Yesterday I spent the day doing other things, so didn’t see Bob’s post on the Tinder Box book until last night.
We have posted on the book before (last October, even with a photo on the cover) with some interesting discussion here.
Here is a bit of my take and another side. But as folks can tell, it is kind of silly on the surface. I was in Region 5 before the Consent Decree and people were grumpy about “losing herbicides” and not having as much money as Region 6. They also didn’t understand how women in fire wouldn’t move down from Region 6 to take a downgrade! There was something very strange about the way it was (mis) managed in 5 compared to 6. But since the people running things at the time were not women, then it really couldn’t have been women’s fault. Similarly, the CD was only in Region 5, which is not equivalent to the Forest Service as a whole. Region 6, where I started, seemed to have an attitude “just get on with it, if we don’t do it on our own terms, we’ll do it on someone else’s.” Of course, they had more money.. and so on the conversation could go.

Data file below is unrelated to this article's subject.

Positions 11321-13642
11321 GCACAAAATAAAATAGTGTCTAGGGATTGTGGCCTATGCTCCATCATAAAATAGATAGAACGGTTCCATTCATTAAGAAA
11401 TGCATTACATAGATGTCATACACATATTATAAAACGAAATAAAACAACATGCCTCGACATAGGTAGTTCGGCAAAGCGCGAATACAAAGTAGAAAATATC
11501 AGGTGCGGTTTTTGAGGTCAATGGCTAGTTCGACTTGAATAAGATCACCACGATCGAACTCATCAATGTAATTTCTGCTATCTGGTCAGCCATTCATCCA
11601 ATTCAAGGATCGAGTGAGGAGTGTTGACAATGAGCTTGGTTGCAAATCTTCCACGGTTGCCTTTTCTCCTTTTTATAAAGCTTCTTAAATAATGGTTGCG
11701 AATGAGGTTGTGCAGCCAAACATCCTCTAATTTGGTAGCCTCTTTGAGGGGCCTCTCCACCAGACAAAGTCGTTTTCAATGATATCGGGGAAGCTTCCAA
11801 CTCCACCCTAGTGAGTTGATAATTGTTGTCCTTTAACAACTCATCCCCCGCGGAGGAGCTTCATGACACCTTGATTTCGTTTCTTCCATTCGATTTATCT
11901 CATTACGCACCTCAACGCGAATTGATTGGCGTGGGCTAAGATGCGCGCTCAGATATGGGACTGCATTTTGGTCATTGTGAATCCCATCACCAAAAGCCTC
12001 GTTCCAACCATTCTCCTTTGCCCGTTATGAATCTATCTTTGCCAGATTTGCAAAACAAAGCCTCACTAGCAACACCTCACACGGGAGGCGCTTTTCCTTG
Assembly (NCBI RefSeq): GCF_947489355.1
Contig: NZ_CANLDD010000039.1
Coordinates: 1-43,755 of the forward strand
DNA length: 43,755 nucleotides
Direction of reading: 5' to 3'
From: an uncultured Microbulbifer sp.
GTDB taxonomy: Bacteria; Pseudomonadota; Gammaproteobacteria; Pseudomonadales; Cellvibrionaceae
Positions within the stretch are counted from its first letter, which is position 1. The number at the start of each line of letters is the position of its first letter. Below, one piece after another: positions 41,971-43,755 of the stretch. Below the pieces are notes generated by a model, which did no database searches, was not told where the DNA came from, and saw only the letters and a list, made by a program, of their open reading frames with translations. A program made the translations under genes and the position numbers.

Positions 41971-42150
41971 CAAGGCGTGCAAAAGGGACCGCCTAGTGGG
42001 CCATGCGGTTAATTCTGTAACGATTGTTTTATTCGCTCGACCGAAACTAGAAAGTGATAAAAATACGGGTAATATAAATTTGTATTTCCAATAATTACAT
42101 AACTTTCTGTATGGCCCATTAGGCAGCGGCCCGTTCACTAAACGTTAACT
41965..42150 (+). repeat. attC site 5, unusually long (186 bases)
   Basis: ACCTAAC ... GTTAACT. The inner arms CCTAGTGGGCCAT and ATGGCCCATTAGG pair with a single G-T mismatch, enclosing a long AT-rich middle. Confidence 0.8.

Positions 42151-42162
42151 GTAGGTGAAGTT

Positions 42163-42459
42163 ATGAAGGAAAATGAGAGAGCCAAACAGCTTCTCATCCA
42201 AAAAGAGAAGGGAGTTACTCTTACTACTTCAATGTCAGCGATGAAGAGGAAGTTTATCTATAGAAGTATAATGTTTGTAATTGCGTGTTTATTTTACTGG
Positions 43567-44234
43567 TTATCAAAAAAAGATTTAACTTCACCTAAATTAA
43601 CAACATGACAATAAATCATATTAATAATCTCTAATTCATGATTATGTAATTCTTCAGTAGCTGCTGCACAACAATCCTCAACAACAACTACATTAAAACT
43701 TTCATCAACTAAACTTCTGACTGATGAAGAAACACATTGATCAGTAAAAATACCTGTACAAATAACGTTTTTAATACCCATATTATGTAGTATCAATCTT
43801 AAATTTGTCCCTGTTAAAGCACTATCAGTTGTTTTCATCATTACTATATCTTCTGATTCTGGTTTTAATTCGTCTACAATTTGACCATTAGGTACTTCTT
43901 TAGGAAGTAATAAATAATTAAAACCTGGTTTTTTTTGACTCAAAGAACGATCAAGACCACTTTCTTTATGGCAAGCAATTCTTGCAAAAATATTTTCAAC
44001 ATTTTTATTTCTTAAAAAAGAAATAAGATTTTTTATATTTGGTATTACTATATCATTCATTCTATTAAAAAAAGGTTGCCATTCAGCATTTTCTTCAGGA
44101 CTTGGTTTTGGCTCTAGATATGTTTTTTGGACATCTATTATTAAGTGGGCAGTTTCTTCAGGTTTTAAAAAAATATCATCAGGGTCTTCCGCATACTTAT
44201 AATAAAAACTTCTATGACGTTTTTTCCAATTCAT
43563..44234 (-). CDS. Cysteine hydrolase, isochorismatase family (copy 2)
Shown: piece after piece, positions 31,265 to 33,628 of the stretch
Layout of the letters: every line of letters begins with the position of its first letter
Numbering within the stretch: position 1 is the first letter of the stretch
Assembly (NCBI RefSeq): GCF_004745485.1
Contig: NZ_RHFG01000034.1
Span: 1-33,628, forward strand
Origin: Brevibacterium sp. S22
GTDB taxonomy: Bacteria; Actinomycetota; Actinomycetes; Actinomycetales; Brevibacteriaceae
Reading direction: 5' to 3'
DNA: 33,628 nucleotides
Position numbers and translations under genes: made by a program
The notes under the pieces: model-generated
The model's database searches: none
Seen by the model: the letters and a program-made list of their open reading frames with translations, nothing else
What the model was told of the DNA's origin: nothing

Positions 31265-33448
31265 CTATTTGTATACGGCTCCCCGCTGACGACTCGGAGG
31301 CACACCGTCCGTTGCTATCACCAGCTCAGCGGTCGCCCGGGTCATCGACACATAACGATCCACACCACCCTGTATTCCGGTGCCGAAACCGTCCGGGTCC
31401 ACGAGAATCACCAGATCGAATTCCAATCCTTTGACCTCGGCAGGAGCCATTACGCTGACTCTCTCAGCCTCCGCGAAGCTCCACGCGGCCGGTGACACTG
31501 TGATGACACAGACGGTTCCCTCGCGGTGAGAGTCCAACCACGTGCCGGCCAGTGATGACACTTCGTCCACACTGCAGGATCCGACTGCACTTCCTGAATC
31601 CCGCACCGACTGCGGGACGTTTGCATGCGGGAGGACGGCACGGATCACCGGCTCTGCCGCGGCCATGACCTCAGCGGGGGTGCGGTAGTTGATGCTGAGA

But I think Travis said something very pertinent in his comment here, and after all, as I understand it, Travis is one of the future generation:
I also liked that Travis quoted Faulkner “the past is not dead, it’s not even past”.
This is “a new century” for the Forest Service, as the blog title suggests. Misogynistic, spiteful, morally-wrong and legally-impossible arguments are not helpful in a debate about the direction of the agency in the 21st century.
I read that comment, and then saw the Mandela quote posted above.
What would it take for us to leave our past (timber wars in Oregon, diversity wars in California) behind and imagine a future as good as we could all mutually make it?